Under the Sunscreen Innovation Act, over the counter sunscreen products are regulated by the FDA. This means that certain ingredients are considered to be safe, and are allowed to be put on the market without going through an individual drug application.
However, due to new scientific evidence, the FDA is proposing new regulations on these products. In the next 90 days, there will be a public review of the proposal.
So, what are the proposals? And how will they affect the way sunscreen products are regulated in the future?
The first change to the regulations is which ingredients are included. They would allow certain ingredients to continue being used within the drug approvals, for instance, zinc oxide and titanium oxide.
However, products containing PABA and trolamine salicylate, which are usually considered to be safe to use, would need to seek FDA approval before being sold.
A further twelve ingredients are still being reviewed. The FDA say that, as there’s currently not enough information available, the sunscreen industry will need to conduct further tests into the safety of these ingredients.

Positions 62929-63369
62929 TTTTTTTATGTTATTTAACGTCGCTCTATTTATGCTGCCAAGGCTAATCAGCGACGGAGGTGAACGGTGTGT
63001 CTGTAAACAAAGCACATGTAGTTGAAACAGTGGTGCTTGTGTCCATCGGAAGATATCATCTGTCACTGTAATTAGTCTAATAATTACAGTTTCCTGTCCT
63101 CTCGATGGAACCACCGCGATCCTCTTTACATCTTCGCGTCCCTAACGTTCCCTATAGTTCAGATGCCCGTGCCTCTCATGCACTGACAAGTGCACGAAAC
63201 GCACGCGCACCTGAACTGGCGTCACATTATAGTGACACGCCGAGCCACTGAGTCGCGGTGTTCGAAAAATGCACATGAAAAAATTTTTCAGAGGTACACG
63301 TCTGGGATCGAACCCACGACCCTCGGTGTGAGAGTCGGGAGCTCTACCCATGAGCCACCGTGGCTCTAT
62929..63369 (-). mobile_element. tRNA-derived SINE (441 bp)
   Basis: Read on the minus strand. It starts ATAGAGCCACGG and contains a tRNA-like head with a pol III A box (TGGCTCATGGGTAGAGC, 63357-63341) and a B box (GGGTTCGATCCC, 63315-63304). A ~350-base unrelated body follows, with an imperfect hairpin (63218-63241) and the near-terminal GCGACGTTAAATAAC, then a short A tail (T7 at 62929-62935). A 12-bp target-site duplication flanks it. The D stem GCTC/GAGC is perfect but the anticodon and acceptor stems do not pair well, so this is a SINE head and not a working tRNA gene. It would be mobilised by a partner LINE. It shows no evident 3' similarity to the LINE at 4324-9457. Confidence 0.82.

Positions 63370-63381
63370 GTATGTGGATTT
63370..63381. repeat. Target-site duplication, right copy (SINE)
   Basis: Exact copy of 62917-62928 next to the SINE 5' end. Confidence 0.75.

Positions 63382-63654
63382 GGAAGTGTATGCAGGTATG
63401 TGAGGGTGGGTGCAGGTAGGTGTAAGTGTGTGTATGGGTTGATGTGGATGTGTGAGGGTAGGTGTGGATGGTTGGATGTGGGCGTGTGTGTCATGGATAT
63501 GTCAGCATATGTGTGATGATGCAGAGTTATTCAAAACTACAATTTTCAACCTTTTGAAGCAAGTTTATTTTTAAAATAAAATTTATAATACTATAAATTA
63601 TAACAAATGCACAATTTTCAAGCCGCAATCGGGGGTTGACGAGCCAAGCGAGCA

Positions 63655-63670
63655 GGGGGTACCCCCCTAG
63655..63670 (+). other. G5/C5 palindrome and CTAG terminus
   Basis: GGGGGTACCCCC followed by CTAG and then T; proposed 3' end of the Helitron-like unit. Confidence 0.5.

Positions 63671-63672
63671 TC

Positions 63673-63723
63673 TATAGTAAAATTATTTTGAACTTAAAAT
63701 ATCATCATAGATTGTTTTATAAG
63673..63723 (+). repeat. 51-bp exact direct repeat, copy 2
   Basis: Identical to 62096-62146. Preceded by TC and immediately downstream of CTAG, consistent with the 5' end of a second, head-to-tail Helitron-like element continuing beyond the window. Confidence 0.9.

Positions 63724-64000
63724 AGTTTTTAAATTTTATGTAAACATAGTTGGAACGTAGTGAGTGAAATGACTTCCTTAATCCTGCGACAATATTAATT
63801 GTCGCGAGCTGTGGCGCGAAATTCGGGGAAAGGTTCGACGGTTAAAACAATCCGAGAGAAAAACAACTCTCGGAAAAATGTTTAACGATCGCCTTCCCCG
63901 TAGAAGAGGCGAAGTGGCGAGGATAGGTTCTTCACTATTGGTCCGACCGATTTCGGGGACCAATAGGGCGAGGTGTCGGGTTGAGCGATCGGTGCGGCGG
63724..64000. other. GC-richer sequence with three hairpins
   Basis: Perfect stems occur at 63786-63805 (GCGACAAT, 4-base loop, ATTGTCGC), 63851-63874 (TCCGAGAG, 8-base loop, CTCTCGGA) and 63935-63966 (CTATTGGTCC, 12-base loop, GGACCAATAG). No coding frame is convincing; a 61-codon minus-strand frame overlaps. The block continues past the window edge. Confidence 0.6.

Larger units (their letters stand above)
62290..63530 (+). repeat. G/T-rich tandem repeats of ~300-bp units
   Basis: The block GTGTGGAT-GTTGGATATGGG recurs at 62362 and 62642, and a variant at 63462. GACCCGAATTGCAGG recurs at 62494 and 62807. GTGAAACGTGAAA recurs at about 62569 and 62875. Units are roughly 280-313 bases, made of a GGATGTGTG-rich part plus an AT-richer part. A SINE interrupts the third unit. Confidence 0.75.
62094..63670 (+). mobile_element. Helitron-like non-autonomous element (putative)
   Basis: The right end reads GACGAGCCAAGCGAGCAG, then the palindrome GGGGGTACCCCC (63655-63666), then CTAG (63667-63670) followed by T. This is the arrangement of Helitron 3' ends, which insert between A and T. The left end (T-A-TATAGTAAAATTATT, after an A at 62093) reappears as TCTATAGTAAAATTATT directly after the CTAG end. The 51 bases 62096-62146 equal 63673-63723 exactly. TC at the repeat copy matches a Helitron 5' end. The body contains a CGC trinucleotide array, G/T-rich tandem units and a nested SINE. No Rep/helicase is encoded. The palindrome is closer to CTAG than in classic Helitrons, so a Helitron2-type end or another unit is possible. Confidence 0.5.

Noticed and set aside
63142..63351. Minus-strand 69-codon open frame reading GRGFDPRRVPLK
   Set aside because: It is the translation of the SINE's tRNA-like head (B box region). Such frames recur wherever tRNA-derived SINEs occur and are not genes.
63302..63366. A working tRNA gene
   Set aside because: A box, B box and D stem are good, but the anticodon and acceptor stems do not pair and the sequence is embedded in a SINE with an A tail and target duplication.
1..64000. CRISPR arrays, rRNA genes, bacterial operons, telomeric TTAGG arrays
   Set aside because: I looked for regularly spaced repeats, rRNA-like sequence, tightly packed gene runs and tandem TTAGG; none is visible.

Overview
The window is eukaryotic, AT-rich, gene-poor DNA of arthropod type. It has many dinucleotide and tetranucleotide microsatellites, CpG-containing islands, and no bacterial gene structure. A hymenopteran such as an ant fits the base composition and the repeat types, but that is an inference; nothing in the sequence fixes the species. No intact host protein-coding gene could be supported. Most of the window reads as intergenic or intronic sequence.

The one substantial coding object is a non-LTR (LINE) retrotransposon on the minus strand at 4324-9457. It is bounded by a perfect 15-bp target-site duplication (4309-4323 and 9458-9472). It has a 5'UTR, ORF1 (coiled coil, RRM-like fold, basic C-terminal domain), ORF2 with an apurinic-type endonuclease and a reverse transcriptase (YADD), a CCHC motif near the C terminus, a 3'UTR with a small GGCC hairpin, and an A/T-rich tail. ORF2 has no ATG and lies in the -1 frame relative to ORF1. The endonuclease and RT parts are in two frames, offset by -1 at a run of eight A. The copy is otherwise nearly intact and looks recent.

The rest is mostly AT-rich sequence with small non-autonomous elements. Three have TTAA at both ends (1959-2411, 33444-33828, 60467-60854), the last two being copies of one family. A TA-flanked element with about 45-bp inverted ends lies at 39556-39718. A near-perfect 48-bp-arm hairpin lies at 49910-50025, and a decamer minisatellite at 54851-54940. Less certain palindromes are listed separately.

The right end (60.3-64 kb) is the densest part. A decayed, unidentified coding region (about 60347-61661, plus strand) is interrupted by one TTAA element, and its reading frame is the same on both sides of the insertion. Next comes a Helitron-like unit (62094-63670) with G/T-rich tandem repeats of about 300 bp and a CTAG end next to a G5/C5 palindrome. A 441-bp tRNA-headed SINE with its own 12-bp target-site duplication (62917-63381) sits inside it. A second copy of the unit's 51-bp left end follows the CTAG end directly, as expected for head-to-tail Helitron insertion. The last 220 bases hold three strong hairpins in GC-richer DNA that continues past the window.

Under the proposals, sunscreens that are sold as sunscreens sold as sprays, oils, lotions, creams, gels, butters, pastes, ointment, and sticks will still be covered by the regulations and will be allowed to be sold as usual.
But, other forms, like wipes, towelettes, body washes, and shampoo will need FDA approval. The agency added that products in powder form will need further testing to establish their safety.
Because of new research into the benefits of an SPF of more than 50, the maximum SPF on labels will now be 60+, instead of the current limit of 50+. It would also require products with and SPF of over 15 to provide additional UVA and UVB protection to consumers.
The new regulations would require changes to the labelling system in order to make it clearer for consumers looking for key product information. Manufacturers would need to display active ingredients on the front. They would also need to use a clear format to SPF information and other statements.